Ultimately, I believe in a concept that has all but disappeared in today's American society... the concept of personal responsibility. I think it is the personal responsibility of every individual person the chooses to use or carry a firearm, or any weapon for self-defense or other purposes, to maintain adequate levels of training, practice, knowledge, and ability to effectively and safely keep, carry, and use their tools of choice against those actively threatening or attacking them, without being a danger to their fellow citizens who are not.

Twelve hours of training yesterday may be more than enough for some people while a thousand hours of training fifteen years ago may be inadequate for others. As an NRA instructor, I've often heard people say that the NRA Basic Pistol Course - that is what Ohio's current training requirements are based on - is inadequate for concealed carry. Well, the law in Ohio requires a firearm safety course, NOT a concealed carry course... and the NRA Basic Pistol Course was never designed as a concealed carry course.

Now if you really want to judge the NRA's concealed carry training... you need to look at the entire sequence of almost thirty hours and hundreds of rounds fired on the range that is required to complete the sequence of the courses made up of Basic Pistol, Personal Protection in the Home, and Personal Protection Outside of the Home parts I & II.  After completing all those courses... then tell me what you think of the NRA's concealed carry training.  The NRA's curriculum was never designed to be and end-all and be-all for everyone, but to encourage ongoing training and practice.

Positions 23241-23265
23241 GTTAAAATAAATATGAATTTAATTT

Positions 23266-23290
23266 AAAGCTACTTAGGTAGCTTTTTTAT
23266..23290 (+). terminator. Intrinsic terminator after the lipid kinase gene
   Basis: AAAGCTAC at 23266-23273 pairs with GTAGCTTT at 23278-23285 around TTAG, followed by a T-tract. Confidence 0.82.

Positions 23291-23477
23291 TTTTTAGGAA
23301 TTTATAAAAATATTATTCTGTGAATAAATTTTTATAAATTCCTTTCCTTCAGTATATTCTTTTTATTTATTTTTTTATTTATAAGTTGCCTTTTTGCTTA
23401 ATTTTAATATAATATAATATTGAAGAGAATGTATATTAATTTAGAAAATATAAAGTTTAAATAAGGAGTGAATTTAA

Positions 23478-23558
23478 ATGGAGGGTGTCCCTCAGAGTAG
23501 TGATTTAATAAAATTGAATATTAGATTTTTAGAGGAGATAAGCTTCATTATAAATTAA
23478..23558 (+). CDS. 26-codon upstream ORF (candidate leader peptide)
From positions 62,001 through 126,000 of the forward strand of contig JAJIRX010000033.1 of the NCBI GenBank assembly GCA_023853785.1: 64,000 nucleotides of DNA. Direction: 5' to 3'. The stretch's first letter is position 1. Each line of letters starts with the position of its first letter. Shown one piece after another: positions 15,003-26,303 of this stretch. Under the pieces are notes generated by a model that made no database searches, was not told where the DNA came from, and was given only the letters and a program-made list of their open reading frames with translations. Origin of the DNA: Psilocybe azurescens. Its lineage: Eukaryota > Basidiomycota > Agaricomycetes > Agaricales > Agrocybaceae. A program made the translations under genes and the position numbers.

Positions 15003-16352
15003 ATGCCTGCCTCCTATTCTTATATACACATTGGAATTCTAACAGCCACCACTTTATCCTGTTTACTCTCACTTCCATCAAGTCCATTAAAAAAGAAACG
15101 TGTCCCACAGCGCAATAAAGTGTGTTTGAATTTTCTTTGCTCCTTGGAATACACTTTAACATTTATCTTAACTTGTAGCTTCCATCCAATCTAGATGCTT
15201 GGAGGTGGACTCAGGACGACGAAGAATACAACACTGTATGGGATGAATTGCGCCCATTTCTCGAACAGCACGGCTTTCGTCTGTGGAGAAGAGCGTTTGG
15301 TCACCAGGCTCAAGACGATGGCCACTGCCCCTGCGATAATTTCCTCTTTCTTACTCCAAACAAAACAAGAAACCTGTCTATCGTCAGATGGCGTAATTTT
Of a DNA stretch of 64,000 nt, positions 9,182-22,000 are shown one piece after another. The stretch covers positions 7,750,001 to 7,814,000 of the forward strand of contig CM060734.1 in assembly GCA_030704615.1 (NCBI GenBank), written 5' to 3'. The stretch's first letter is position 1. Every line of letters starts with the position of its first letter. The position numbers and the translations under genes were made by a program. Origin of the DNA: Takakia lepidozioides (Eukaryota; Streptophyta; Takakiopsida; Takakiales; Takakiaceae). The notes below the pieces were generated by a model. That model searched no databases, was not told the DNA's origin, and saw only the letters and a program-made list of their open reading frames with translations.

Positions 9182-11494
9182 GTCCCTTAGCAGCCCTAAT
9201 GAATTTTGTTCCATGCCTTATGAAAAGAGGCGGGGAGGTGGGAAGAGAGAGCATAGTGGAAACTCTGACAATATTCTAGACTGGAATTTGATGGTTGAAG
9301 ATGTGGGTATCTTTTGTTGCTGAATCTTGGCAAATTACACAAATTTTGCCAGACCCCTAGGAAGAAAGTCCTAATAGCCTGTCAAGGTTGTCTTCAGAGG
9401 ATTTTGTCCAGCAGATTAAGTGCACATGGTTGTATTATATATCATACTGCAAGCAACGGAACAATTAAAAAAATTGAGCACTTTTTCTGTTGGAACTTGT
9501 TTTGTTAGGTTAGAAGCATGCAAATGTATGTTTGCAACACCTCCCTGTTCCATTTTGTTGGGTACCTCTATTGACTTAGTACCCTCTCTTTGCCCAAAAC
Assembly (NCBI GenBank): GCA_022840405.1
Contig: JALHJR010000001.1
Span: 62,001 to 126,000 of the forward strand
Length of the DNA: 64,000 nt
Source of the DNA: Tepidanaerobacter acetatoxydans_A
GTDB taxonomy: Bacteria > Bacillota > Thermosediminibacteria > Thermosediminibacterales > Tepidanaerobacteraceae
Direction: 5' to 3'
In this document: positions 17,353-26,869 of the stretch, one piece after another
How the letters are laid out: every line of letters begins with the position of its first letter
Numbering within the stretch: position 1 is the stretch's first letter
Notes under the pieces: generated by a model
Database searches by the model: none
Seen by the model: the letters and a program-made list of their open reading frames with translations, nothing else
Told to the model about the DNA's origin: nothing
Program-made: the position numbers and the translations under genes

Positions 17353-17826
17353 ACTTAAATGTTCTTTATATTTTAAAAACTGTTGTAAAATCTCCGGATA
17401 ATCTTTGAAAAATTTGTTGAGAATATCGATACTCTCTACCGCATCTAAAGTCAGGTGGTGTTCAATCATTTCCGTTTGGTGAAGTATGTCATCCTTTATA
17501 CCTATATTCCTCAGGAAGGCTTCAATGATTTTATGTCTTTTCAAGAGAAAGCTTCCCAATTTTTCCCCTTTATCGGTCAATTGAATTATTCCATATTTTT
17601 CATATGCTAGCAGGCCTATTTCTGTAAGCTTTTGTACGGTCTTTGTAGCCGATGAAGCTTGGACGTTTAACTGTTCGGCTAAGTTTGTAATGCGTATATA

The key to training is that is must be timely, effective, and relevant with regular, ongoing practice to truly be effective. I think it's up to each person to individually determine what is appropriate for themselves and their needs. As an husband, father, and individual... I know my limits and needs for training and practice. As an instructor, I also know the level of training I feel comfortable and effective teaching and delivering to others and I continually practice and seek out additional training opportunities to keep my knowledge, skills, and abilities at an effective level as an armed citizen and as a firearms instructor.

Minimal training standards and times mandated by law are often ineffective, as current laws for residents with concealed carry licenses or permits and laws and policies for many law enforcement officers have proven over many decades.  That is why a life-long pattern of good training and practice is invaluable, but requiring very limited training by law for a fundamental right guaranteed by our creator, a right that is assured protection via the Constitution from our government as an individual right... is not an effective idea.

So... what do YOU think... About laws requiring concealed carry training...

Sunday, November 3, 2013

First Shots Cold... Preparing for cold weather.

First Shots Cold... I think this may be an occasional, re-occurring theme.  As an instructor, I think one of my greatest assets is that I'm a life-long learner, an eternal student. As a shooter, I'm just an every-day, middle-aged, sub-height-for-weight-specs, guy... who is practical, realistic... a husband, a father, a friend, a neighbor. I'm not an operator, a tactical ninja, an urban warrior.